She says she has it easier than other working moms, who can't bring their kids to the office. Swoopes, who lives near her ex-husband in Houston, can always bring Jordan to her workplace: the gym.

Overbeck agreed. "I'm extremely fortunate in that I can bring my son on the road with me, because a lot of moms can't do that."

Smyers incorporates Jenna in her training as much as possible, including running with her in a baby jogger on her shorter runs. When Jenna was younger, Smyers would keep the napping baby poolside in a car seat while mom swam. Moms, take note: "The sloshing of the pool is music to a baby's ears and lulls them to sleep," Smyers said.

Sacrifices for Sports Lifestyle

Still, all the travel and high pressure of professional sports can become wearying for moms, many of whom crammed in extra workouts to get back into shape after a pregnancy, then realized that the tough part was having the stamina to be both super mom and super athlete.

"Some days I come home and I've had a long and hard day at practice or a tough game, and I'm tired and wish my son was staying at his father's," said Swoopes, echoing the thoughts of many working mothers.

"Sometimes I worry if I'm doing the right thing by bringing [my son] along and dragging him from country to country," said Overbeck, whose husband tries to fly from North Carolina to wherever mom and son are about every two weeks.

"In the early years, Jackson was a baby and changing every day. And that would wear on me, knowing that my husband was missing important days and weeks at a time of his son's life."

Couldn't Do It Without Help

Fathers often become Mr. Moms and other family members pitch in to help sports moms succeed.

Serio, a member of the 1992 bronze-medal winning U.S. Olympic basketball team, relies on her husband and mother to help with the kids. "It allows me to concentrate on what I'm doing, knowing that my children are well taken care of and are content. They love my mother, and my husband is a great father, so that helps a lot."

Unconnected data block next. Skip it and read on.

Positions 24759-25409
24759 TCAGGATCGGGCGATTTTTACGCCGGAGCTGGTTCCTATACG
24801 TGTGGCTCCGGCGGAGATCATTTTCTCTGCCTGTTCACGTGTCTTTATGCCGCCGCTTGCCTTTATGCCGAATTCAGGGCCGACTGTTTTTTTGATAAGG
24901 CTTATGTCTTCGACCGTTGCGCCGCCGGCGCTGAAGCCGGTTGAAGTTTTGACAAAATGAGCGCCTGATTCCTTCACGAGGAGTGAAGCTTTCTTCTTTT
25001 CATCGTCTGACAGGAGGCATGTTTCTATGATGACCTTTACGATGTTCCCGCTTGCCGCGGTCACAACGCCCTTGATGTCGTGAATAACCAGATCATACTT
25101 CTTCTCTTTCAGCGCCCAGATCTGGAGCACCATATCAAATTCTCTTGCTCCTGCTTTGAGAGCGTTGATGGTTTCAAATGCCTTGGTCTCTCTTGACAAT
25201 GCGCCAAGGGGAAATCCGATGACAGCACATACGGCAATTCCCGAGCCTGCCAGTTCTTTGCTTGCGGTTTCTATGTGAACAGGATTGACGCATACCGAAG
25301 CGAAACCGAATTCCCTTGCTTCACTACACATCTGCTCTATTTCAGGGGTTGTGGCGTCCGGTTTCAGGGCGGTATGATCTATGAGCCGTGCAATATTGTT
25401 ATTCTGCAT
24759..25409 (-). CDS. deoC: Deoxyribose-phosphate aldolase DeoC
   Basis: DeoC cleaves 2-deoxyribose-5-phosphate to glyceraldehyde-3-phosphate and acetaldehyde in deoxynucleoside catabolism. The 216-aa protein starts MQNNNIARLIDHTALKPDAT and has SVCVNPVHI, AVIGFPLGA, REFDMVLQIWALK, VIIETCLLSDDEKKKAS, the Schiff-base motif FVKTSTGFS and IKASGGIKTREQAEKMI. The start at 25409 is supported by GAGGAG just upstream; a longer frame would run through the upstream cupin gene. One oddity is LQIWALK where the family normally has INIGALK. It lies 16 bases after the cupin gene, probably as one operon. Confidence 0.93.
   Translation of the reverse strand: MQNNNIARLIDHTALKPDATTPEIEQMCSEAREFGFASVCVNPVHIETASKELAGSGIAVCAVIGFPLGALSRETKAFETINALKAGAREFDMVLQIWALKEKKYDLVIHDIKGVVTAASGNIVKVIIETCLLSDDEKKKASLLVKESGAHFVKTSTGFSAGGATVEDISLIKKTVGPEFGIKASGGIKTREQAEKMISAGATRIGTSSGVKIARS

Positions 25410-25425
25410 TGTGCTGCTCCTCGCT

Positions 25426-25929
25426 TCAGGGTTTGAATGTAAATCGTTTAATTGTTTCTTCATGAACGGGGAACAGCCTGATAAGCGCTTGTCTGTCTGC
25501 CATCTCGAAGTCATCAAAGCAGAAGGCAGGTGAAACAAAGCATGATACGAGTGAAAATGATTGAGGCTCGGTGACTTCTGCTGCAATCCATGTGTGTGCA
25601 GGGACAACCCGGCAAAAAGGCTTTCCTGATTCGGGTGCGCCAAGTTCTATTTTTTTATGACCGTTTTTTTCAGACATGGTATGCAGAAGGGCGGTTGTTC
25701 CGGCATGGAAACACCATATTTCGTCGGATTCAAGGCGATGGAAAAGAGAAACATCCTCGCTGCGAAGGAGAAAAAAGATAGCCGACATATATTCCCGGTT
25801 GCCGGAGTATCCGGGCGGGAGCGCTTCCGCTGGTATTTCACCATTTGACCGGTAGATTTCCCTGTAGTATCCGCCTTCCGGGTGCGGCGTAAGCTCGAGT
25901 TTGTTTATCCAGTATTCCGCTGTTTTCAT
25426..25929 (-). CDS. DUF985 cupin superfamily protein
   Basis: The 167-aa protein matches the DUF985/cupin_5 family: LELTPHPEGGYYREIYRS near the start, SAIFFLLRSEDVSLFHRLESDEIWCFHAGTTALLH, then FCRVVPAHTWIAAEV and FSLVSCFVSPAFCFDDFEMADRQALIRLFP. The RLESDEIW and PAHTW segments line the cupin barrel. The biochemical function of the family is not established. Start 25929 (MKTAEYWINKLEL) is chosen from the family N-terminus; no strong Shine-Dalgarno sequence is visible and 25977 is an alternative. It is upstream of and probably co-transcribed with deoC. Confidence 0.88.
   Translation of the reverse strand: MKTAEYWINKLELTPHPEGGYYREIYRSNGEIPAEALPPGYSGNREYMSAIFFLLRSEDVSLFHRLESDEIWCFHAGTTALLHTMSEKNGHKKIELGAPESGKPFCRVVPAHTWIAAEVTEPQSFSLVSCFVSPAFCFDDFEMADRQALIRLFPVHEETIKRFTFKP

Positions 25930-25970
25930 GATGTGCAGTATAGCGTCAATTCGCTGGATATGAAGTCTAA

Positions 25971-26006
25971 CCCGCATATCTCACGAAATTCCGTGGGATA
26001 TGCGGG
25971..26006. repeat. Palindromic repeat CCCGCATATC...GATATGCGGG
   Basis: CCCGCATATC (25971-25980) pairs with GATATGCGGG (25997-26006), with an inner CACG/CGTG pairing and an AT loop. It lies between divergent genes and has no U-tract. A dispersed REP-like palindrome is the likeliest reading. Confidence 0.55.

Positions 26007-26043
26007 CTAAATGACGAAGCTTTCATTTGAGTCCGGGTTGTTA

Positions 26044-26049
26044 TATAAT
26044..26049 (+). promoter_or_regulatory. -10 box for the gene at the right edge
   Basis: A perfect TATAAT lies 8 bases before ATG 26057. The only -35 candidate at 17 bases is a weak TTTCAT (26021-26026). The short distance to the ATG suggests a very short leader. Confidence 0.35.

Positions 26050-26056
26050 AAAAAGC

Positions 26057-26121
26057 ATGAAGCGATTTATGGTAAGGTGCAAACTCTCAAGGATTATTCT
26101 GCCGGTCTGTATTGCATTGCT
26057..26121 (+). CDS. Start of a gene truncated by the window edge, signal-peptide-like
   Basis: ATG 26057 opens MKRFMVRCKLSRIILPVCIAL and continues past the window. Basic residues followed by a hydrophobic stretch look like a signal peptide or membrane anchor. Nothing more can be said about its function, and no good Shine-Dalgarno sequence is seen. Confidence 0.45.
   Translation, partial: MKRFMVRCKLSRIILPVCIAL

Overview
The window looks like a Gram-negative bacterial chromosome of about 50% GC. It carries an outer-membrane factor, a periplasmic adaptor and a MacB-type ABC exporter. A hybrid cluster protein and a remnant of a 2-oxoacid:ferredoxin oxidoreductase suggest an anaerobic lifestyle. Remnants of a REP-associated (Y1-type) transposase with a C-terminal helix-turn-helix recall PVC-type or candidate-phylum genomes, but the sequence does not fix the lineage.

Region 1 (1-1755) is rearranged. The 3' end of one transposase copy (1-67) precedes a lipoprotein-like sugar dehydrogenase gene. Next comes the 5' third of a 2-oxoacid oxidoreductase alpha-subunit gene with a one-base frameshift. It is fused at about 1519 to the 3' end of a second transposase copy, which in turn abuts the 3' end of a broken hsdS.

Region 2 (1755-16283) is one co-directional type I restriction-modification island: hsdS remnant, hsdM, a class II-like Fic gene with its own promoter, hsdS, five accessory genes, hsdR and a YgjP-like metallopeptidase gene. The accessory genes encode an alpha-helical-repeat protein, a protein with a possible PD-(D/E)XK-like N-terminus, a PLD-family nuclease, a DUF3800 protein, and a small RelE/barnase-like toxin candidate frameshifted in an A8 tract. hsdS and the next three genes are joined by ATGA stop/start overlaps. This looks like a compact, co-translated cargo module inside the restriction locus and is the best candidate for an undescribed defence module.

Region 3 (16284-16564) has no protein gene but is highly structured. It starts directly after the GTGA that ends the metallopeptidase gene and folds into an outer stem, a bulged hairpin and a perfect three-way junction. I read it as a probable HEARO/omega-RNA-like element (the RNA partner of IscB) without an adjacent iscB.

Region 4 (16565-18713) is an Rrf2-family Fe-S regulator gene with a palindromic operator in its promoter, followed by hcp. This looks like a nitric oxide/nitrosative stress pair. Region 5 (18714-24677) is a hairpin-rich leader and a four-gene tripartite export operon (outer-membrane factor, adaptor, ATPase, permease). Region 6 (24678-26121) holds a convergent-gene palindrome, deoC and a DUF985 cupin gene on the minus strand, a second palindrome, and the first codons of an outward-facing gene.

For these brawny moms, which is tougher: the physical demands of sport or labor?

"I'd do 10 Ironmans in a row before going through that labor again," said Smyers of her 48-hour ordeal. "It definitely was not my dream birth, and I was absolutely convinced she would be an only child after going through that. But now we're planning baby number two after this season...The mind forgets pain."

Sidebar: NFL Moms Organize For Sons

Some mothers are playing a role in professional football as well -- as advisers, not players. Cassandra Sneed Ogden formed the group The Professional Football Players Mothers Association, a nonprofit organization with more than 60 participating moms, to offer support services to NFL players and their families.

"When Jonathan was drafted, I was looking for a network of moms who could assist him in making the transition into pro football, and there wasn't such a network," she said of her son, a tackle in his fifth season with the Baltimore Ravens.

She and other mothers of Ravens players met informally at games at Memorial Stadium. After developing a sense of kinship over two years, they organized a teleconference to reach out to other NFL moms nationally. In 1998, they formed the association, which is modeled after The Mothers of Professional Basketball Players for NBA moms.

This year, the association will meet with an NFL representative to talk about the benefits, such as pensions and insurance, the league offers their sons.

"Our sons have the same kinds of problems that most young men have in transitioning to adulthood," Ogden said. "But they've also been given a lot of money early and they haven't learned how to handle that just yet."

The association also wants to hold seminars for mothers of college players, to help educate them about what to look for in an agent and a financial planner should their sons sign a big contract.

But some veteran players aren't wildly enthusiastic about their moms' financial and career advice.

"They think they don't need us," Ogden said, with more than a hint of skepticism. "They think the younger players need us more than they do."

Copyright 2000 ABCNEWS.com